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Original Issue


The TF-1500 looks the same, but there's added horsepower under that familiar classical hood

In a world where the more different cars look the more they are the same, the new MG TF-1500 is a refreshing experience. For 1955, the most popular small car in America exhibits the same uncompromising classicism as it did a year ago when the TF series was introduced. In fact, when I picked up the car lent me by J. S. Inskip of New York for testing, I found this newest MG identical with its predecessor except for a small enamel plaque on the hood proclaiming "TF-1500." Even the engine is outwardly the twin of the famous XPAG series power unit; but underneath it is a different story. A new specially cast cylinder block provides an extra 13 cubic inches displacement, adding five and a half horsepower.

What these additional horses mean in terms of improved performance is not as immediately apparent as a critical enthusiast might expect, but that good old "MG feel" is there in full measure, with a few extras added. It is a feeling hard to describe since its chief attraction is deceptively compounded of contradictory qualities-robustness and nimbleness. You sit bolt upright and relatively high, with the thin-rimmed, adjustable steering wheel close to your belt line and the slim gearshift lever directly under your right hand. The engine revs up eagerly, with a characteristic (but unalarming) chatter above 5,000 rpm; the steering is instantaneous and you are soon aware that the whole machine is far more solidly built than necessary, especially in the bodywork, which still uses wood. The penalty for this huskiness is around 300 pounds of superfluous weight unhelpful to acceleration, yet the MG is a very maneuverable sports car, and its compact handiness compensates largely for this handicap.

The car tested was sufficiently limbered up to give a good idea of its performance and what the extra horsepower contributed by comparison with its predecessor, the TF. The first improvement noted was in low-speed flexibility. It is now possible to pull away so smoothly from 20 mph in high gear, and 15 mph in third, that any kind of traffic can be negotiated with these two gears alone. Second is strictly for emergencies, while low gear would show up to advantage when scaling the side of a cliff. For everyday use, this flexibility is everything that modern requirements demand. However, experienced MG owners who indulge in mild forms of competition might feel entitled to expect a little more from the new engine than is possible with the present gear ratios. With the transmission unchanged, second and third gears are still too widely spaced for maximum pickup or fast downshifting, while snap upshifts tend to override the synchromesh and produce a slight clash. The optional 4.55 rear axle ($24 extra) should improve matters by raising gear speeds about one mph per 1,000 rpm, but it won't change the relative ratios.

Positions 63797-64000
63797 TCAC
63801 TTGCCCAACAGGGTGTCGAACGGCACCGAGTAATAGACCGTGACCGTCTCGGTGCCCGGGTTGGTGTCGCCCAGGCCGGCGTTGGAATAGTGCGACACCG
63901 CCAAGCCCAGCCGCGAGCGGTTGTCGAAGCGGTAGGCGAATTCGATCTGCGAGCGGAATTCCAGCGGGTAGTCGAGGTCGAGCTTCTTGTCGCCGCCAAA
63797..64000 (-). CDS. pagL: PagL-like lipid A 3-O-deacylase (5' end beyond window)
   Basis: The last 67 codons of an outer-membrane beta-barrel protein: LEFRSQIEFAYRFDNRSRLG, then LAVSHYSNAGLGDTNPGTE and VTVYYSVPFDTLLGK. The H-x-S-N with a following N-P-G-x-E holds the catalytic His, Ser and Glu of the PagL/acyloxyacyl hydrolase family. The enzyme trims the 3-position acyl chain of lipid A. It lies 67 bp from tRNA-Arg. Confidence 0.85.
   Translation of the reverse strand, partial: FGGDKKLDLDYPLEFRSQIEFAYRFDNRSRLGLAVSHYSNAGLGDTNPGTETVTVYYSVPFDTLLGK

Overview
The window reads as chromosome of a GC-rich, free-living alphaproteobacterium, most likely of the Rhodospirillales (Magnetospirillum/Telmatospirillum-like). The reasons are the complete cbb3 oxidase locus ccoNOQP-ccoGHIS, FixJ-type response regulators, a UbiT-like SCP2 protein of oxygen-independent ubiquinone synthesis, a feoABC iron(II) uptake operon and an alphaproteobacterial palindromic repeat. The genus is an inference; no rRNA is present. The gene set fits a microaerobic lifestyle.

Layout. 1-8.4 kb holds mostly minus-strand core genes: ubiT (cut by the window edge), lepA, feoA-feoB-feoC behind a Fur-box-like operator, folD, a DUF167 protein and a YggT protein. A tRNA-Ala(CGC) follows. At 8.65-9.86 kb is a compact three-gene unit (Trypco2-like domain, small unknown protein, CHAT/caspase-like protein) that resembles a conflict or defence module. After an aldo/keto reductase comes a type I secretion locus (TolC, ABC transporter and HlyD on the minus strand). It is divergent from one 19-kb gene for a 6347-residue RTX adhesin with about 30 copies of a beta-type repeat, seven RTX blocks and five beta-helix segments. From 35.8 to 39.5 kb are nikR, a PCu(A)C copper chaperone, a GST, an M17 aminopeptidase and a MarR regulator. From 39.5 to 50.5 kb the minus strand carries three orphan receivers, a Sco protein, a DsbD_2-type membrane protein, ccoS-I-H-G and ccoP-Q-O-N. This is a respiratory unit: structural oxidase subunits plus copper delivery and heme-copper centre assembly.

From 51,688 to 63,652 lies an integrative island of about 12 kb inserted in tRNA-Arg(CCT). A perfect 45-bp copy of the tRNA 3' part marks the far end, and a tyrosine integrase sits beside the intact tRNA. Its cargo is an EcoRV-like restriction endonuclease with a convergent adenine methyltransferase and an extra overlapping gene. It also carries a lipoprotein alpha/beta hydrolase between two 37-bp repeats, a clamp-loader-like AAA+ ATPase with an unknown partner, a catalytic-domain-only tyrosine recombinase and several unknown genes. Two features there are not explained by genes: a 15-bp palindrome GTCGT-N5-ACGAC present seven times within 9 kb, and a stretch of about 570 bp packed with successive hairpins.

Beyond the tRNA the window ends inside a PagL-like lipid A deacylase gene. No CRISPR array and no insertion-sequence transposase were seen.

The other advantage derived from the larger MG engine is evident at the upper end of the cruising range. From 3,500 rpm up (about 56 mph in high gear) the TF-1500 is much livelier than its predecessor. While last year's TF took 19.4 seconds to accelerate from 50 to 70 mph in fourth gear, the new car does it in 13.1 seconds. Acceleration from a standing start through the gears also is notably better, with 0-60 mph nearly as fast as the supercharged TF and at least three seconds faster than last year's stock model.

Road-holding is unchanged, which means good within the limitations imposed by a relatively soft suspension not primarily designed for racing. The MG is the kind of a car that can lure an exuberant driver into a turn faster than he ought to go; but it is kind to such mistakes. The rigid chassis and proper weight distribution offset body lean, and it sticks well to the road, breaking loose only under real provocation. The brakes, too, are efficient and light to the touch, though very hard applications quickly repeated seem to induce momentary fade.

The test car was handsomely finished in the traditional MG manner which spurns rivets where nuts and bolts can be used and still employs chrome wood screws to fasten the upholstery panels. The light-gray synthetic lacquer was pleasingly complemented by red leather upholstery (genuine) used on the bucket seats, instrument panel, doors and crash pad, and by the black pile carpet and black brake drums. The snug beige nylon top and tonneau cover have a silky, expensive look and only the knock-off type wire wheels are extra, costing $135.

Minor faults are much the same as noted on the 1954 TF model. The dimmer switch is too high above the footboard, so that you have to raise your left knee while groping around for it. The right segment of the steering-wheel rim obscures the temperature gauge and ammeter on the center dial. Leg room (21¼ inches from seat edge to pedals) is only comfortable with the driving seat fully back, even for an average person. The seat backs, though wide and deep (21 by 18 inches) and nicely curved, are not adjustable for tilt. On the car tested, the gas-tank filler cap suffered from a chronic leak when cornering fast, but the scaled dipstick was a neat idea. A larger rearview mirror also would be an advantage.

The new MG is even more of a "fun" car to drive than last year's version and its gas thirst is absurdly small. At $1,995 (plus $50 handling charges) it represents very honest value.